Mastercard Partners WorldPay to Address Payment Fraud Issue

Chargebacks arising from payment fraud are surging and merchants are increasingly having troubles in dealing with transaction disputes – that’s where Mastercard and WorldPay step in.

Mastercard Partners WorldPay to Address Payment Fraud Issue

Mastercard and WorldPay are joining efforts to combat the increasing number of payment fraud incidents globally with Mastercard’s Ethoca Alerts.

The two companies estimate that retail chargeback volumes are expected to grow by 42% between 2023-2026, reaching 337 million globally. This type of refund is triggered when a consumer disputes a transaction on their account. The issue becomes more common due to the rising sophistication of payment fraud methods.

Through the fresh partnership, Worldpay will offer access to Mastercard’s Ethoca Alerts to its 1 million merchants worldwide. This early warning system helps prevent a dispute from becoming a chargeback, thus, reducing potential financial losses and fraudulent claims.

Merchants should not change their existing infrastructure or operation processes to leverage Ethoca Alerts. With simple integration, they receive insights to stop the fulfilment of goods and services and avoid fraud.

Mastercard claims that Ethoca Alerts enabled the prevention of $1.6 billion in fraud due to chargebacks between 2022-23.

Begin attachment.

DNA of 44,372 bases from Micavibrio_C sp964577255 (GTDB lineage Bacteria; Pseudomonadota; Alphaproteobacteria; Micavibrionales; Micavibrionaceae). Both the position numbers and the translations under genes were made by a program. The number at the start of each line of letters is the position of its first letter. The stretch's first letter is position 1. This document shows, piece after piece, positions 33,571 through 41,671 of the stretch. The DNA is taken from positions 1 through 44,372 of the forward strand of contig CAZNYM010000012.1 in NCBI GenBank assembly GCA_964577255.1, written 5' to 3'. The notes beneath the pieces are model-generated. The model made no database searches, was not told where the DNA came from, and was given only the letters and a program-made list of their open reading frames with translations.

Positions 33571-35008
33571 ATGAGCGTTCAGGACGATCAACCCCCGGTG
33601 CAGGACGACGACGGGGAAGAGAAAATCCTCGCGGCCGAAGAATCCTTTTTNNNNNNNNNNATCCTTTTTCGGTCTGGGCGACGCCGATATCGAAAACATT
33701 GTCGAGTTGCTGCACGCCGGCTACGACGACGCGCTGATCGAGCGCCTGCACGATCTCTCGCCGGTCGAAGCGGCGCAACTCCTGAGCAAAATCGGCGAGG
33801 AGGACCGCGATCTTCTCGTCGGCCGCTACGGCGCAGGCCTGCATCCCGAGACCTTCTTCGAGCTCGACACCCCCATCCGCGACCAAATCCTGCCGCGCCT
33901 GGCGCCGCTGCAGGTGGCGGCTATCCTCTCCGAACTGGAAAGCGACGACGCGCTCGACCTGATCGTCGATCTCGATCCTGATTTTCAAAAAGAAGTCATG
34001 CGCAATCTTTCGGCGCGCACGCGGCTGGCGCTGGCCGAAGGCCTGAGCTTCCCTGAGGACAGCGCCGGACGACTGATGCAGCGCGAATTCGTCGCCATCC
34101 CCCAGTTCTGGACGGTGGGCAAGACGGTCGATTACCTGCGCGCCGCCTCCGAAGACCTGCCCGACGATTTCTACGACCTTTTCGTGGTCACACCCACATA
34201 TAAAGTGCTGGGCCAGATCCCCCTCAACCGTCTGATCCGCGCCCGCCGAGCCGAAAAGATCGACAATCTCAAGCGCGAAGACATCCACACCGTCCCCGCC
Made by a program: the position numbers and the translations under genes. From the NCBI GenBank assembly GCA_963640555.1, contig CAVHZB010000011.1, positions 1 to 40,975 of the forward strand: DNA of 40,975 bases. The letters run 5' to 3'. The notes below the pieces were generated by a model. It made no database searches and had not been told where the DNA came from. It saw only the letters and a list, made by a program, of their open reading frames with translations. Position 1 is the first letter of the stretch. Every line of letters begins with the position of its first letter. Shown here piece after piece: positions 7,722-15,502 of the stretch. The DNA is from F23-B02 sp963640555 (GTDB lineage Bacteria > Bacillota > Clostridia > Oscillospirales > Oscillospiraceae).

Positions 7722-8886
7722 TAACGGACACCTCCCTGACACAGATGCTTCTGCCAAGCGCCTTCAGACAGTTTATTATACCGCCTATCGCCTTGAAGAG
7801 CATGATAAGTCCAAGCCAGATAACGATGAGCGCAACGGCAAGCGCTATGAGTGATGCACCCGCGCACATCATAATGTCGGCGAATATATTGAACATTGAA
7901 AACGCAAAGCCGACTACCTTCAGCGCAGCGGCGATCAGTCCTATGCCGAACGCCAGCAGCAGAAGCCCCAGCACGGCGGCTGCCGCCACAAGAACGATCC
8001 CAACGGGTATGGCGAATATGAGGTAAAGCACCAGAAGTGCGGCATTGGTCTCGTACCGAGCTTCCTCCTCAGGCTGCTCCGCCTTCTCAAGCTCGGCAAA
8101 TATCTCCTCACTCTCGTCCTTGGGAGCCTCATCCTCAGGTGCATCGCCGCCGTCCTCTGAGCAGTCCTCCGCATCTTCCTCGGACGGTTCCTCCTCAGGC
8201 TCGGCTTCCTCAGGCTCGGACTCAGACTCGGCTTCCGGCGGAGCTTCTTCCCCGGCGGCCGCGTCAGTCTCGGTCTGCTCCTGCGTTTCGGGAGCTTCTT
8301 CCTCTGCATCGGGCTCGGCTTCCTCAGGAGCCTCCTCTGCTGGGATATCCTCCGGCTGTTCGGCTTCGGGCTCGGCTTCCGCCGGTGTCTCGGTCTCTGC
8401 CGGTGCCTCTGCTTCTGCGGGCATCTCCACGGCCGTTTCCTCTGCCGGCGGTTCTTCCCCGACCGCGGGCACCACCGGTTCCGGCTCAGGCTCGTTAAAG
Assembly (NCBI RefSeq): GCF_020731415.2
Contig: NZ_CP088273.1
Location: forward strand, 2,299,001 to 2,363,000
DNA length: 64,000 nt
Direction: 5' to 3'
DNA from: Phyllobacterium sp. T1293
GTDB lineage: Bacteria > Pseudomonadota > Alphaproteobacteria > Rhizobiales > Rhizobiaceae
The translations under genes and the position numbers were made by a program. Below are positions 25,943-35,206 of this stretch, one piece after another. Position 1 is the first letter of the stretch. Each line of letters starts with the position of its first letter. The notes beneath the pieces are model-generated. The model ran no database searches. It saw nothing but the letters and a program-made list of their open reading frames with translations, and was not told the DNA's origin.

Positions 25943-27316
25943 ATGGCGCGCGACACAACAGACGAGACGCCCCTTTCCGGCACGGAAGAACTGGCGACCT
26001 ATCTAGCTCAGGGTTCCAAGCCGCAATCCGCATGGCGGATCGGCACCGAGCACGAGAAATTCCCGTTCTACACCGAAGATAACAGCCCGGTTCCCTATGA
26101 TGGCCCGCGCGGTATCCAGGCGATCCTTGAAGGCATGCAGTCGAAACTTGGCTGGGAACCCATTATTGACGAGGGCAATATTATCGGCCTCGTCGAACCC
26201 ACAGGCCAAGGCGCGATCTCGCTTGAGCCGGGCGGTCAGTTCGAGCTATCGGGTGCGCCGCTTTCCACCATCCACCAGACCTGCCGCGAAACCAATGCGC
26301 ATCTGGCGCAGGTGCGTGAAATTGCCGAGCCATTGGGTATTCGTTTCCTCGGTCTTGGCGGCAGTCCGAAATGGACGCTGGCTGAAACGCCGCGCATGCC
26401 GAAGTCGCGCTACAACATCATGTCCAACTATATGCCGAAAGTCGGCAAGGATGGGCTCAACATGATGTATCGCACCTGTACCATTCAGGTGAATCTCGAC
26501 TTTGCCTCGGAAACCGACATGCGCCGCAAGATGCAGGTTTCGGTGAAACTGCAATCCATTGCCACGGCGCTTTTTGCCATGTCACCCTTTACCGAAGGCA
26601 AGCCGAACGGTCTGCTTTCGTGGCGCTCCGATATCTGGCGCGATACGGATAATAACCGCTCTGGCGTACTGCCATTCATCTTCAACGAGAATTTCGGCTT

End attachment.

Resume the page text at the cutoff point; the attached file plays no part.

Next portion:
It is expected that the introduction of a new solution will  also enable more of the $2.3 trillion total transactions Worldpay processes to be completed successfully thanks to fewer erroneously declined transactions and increased authorization rates for merchants.

“With ecommerce thriving, we’re working to make transactions as safe and as seamless as possible for all parties. This partnership with Worldpay extends our powerful technology to even more merchants around the world, reducing fraud. By working together, we will advance our shared goal of building trust and powering the global digital economy.”

Johan Gerber, Executive Vice President, Cyber and Intelligence at Mastercard

Another positive update for retailers from Mastercard is that the payment network finally agreed to settle an antitrust case lasting almost 20 years initiated by merchants. The agreement is aimed at reducing the interchange fees paid by U.S. sellers. Class settlement ensures no fee increases for the next five years, providing American merchants with clarity and certainty on their payment acceptance terms.

Nina Bobro

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Nina is passionate about financial technologies and environmental issues, reporting on the industry news and the most exciting projects that build their offerings around the intersection of fintech and sustainability.